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Thread: Getting experience in planning with a bachelors

  1. #1
    Cyburbian
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    Getting experience in planning with a bachelors

    Hi, I'm about to graduate with a bachelors in sociology and may take a few years off before getting my MUP. If I do, I'd like to work in planning in some capacity. What is the best way to get a planning related job without having an MUP?

  2. #2
    Cyburbian Cardinal's avatar
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    1. Sleep with a planning director.
    2. Show up on a Monday and occupy an empty desk. Act like you have always been there and hope nobody notices.
    3. Pray. This works best in the south and a handful of other places where religious fervor is the norm.

    OK, so seriously, you will have a very difficult time breaking into planning in this market, particularly with a degree outside of what is usually considered the core disciplines (planning, geography, public administration) and without experience. You are going to have the best luck in the non-profit sector or maybe downtown revitalization programs.
    Anyone want to adopt a dog?

  3. #3
    Cyburbian Rygor's avatar
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    ABout like what Cardinal said. Another idea is to get a part time paying job and then try to (beg for) an unpaid internship at a City or County planning office or perhaps a private planning or real estate firm. Stay at that intership for a year or so at least to get a good understanding of the work (and if you think you might even like planning) and then you might have a better chance of landing a real entry level planning job.
    "When life gives you lemons, just say 'No thanks'." - Henry Rollins

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    Cyburbian btrage's avatar
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    Quote Originally posted by Rygor View post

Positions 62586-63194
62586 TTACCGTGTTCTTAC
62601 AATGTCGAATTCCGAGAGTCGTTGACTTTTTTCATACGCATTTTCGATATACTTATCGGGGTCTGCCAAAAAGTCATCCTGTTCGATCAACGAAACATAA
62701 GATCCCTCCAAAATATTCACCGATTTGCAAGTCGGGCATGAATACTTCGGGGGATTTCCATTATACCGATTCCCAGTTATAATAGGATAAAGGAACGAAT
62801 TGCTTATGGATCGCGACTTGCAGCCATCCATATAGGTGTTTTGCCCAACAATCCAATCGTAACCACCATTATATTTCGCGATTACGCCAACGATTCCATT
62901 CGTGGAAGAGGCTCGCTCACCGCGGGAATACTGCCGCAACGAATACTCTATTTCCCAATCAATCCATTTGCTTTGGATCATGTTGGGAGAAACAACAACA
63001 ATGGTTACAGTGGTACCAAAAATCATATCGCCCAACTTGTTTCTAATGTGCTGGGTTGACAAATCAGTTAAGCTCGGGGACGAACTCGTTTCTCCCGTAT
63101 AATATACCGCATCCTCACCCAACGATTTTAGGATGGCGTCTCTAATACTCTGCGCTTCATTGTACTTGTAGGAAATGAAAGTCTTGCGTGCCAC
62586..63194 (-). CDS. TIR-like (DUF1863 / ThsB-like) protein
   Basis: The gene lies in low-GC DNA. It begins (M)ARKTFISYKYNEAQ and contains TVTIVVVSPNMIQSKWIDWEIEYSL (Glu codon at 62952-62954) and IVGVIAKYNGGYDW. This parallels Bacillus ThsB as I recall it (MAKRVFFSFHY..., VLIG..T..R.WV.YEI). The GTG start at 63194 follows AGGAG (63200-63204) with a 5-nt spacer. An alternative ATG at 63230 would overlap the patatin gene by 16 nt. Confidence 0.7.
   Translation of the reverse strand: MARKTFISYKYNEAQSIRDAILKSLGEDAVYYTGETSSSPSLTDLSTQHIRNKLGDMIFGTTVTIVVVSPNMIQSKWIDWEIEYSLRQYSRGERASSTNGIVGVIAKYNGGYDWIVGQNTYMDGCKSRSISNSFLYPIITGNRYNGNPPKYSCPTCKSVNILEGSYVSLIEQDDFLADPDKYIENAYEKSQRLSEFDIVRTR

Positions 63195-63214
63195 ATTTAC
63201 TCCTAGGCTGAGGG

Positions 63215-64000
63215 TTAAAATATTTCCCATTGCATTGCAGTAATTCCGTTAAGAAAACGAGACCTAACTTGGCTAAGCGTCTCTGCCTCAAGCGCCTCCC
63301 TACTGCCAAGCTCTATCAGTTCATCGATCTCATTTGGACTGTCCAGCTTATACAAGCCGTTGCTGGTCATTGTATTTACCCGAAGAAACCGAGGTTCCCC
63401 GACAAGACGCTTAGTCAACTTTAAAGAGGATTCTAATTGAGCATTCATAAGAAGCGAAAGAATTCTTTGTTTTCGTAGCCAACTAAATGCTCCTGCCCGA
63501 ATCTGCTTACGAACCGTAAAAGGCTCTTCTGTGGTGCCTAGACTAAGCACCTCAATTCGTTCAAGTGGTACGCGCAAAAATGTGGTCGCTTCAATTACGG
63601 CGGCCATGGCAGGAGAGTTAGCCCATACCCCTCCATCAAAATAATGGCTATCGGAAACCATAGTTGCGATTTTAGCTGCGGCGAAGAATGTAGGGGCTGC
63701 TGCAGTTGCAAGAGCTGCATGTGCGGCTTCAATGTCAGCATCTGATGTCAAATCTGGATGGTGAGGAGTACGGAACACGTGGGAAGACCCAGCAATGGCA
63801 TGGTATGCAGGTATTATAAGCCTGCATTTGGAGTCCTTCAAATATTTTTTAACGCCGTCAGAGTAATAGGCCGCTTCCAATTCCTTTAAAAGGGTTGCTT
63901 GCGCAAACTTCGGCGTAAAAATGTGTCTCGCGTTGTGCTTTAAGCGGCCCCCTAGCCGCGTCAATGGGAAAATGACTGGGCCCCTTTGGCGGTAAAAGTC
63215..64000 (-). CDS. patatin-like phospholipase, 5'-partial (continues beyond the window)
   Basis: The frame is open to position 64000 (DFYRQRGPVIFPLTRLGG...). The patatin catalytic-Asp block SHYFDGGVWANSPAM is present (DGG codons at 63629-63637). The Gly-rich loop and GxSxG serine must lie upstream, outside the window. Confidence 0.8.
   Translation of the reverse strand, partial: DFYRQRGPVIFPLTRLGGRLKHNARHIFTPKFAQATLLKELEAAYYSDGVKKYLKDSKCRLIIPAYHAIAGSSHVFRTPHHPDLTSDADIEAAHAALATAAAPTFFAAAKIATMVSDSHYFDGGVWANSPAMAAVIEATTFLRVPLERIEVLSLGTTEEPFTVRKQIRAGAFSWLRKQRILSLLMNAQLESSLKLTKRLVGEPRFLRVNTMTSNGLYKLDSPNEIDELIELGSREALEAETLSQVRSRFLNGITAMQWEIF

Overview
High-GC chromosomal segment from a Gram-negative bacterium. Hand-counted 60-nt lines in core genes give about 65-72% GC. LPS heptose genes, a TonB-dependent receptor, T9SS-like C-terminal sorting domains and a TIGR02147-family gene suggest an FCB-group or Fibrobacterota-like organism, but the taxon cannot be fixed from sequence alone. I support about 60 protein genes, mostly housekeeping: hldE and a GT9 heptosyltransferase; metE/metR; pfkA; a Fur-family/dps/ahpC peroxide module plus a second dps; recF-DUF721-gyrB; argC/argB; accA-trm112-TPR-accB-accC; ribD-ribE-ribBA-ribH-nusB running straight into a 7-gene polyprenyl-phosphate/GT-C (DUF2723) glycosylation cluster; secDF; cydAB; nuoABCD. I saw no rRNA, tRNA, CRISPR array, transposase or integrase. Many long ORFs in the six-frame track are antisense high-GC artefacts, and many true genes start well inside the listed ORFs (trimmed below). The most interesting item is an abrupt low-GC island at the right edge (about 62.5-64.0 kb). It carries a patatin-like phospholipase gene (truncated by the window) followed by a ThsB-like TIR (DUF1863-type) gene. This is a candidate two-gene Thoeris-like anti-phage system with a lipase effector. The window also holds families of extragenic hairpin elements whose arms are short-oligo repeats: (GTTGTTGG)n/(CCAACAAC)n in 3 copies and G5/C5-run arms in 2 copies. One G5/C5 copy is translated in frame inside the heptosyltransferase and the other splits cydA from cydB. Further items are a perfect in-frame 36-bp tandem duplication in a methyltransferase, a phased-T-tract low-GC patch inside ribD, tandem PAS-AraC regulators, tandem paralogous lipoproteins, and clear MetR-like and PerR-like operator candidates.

ABout like what Cardinal said. Another idea is to get a part time paying job and then try to (beg for) an unpaid internship at a City or County planning office or perhaps a private planning or real estate firm. Stay at that intership for a year or so at least to get a good understanding of the work (and if you think you might even like planning) and then you might have a better chance of landing a real entry level planning job.
    This is what I would suggest. An unpaid internship. Even if it is 5 hours a week, it still looks good on a resume.
    "I'm very important. I have many leather-bound books and my apartment smells of rich mahogany"

  5. #5
    Cyburbian
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    Another option I can think of is try to get an Americorps position in something related to planning. There's not much directly planning related in there but there's plenty that's tangentially related. It can also help you if you're interested in grad school.

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  7. #7
    Super Moderator kjel's avatar
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    Quote Originally posted by Blide View post
    Another option I can think of is try to get an Americorps position in something related to planning. There's not much directly planning related in there but there's plenty that's tangentially related. It can also help you if you're interested in grad school.
    The community development non-profits love AmeriCorps. We usually have 3-4 every year in our community development division. Many other partner organization in the are also utilize AmeriCorps.
    "He defended the cause of the poor and needy, and so all went well. Is that not what it means to know me?" Jeremiah 22:16

  8. #8
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    Internships are very valuable

    Quote Originally posted by btrage View post
    This is what I would suggest. An unpaid internship. Even if it is 5 hours a week, it still looks good on a resume.
    btrage is right. Internships look really great on resumes. Anyone who you encounter who has also had an internship will respect you THAT much more for having completed one. It's all about adding value to yourself and your resume!

    Best of luck!

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